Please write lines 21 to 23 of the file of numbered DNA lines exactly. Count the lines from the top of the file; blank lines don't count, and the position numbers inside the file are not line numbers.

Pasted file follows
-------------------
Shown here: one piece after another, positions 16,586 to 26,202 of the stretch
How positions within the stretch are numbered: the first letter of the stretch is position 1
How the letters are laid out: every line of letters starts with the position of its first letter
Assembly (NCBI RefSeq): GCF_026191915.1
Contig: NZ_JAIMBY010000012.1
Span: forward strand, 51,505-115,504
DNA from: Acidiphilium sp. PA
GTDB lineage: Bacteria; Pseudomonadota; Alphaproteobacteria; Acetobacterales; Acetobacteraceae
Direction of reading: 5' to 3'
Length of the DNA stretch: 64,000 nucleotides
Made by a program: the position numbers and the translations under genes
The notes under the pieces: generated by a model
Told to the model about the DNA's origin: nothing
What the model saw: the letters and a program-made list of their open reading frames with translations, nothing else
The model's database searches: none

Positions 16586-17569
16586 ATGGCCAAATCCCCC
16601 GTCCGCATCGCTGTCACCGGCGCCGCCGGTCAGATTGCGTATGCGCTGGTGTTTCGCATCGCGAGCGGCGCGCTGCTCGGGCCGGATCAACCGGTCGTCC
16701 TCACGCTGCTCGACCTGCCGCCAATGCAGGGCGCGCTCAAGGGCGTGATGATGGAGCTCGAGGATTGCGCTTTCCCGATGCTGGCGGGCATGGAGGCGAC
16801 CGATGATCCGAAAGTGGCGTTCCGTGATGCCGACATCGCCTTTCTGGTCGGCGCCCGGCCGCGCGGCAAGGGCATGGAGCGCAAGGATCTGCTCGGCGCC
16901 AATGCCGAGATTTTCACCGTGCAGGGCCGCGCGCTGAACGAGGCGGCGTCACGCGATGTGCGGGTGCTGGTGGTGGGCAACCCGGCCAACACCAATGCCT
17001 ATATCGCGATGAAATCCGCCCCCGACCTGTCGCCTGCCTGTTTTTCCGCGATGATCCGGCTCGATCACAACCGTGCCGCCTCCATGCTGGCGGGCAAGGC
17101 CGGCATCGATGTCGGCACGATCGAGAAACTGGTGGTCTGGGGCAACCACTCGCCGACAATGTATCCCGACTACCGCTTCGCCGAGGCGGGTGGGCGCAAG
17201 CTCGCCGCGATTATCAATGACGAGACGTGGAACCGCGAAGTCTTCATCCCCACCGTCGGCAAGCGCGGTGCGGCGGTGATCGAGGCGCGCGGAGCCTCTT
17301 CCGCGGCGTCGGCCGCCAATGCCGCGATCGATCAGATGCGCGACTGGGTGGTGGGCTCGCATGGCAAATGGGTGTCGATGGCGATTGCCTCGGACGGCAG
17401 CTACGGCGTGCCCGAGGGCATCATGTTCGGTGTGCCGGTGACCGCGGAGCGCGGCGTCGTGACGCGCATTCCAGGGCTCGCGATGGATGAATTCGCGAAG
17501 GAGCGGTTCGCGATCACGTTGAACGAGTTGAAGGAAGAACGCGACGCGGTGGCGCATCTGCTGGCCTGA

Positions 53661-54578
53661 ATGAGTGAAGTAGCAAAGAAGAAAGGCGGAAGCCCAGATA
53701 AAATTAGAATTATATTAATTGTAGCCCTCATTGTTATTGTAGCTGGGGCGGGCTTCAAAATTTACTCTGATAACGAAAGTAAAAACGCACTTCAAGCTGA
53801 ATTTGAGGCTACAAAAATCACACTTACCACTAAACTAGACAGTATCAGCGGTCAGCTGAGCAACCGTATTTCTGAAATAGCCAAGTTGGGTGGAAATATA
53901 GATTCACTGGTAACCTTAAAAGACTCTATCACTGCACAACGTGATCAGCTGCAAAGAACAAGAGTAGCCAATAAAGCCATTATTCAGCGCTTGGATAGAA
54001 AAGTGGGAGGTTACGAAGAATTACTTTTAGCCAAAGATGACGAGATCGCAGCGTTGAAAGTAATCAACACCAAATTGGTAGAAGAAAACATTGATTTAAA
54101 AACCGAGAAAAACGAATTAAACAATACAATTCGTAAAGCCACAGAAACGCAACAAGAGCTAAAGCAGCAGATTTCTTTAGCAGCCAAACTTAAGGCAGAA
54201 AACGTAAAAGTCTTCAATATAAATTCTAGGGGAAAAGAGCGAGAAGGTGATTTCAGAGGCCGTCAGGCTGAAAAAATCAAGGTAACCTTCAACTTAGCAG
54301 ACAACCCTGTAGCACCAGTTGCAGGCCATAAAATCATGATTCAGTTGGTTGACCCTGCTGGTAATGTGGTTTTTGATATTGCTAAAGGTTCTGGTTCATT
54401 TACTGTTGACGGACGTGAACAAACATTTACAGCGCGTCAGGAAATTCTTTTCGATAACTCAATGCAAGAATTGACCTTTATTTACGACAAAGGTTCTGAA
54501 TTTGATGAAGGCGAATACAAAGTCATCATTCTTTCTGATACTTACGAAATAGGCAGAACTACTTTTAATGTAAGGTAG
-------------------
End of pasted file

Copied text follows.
16901 AATGCCGAGATTTTCACCGTGCAGGGCCGCGCGCTGAACGAGGCGGCGTCACGCGATGTGCGGGTGCTGGTGGTGGGCAACCCGGCCAACACCAATGCCT
17001 ATATCGCGATGAAATCCGCCCCCGACCTGTCGCCTGCCTGTTTTTCCGCGATGATCCGGCTCGATCACAACCGTGCCGCCTCCATGCTGGCGGGCAAGGC
17101 CGGCATCGATGTCGGCACGATCGAGAAACTGGTGGTCTGGGGCAACCACTCGCCGACAATGTATCCCGACTACCGCTTCGCCGAGGCGGGTGGGCGCAAG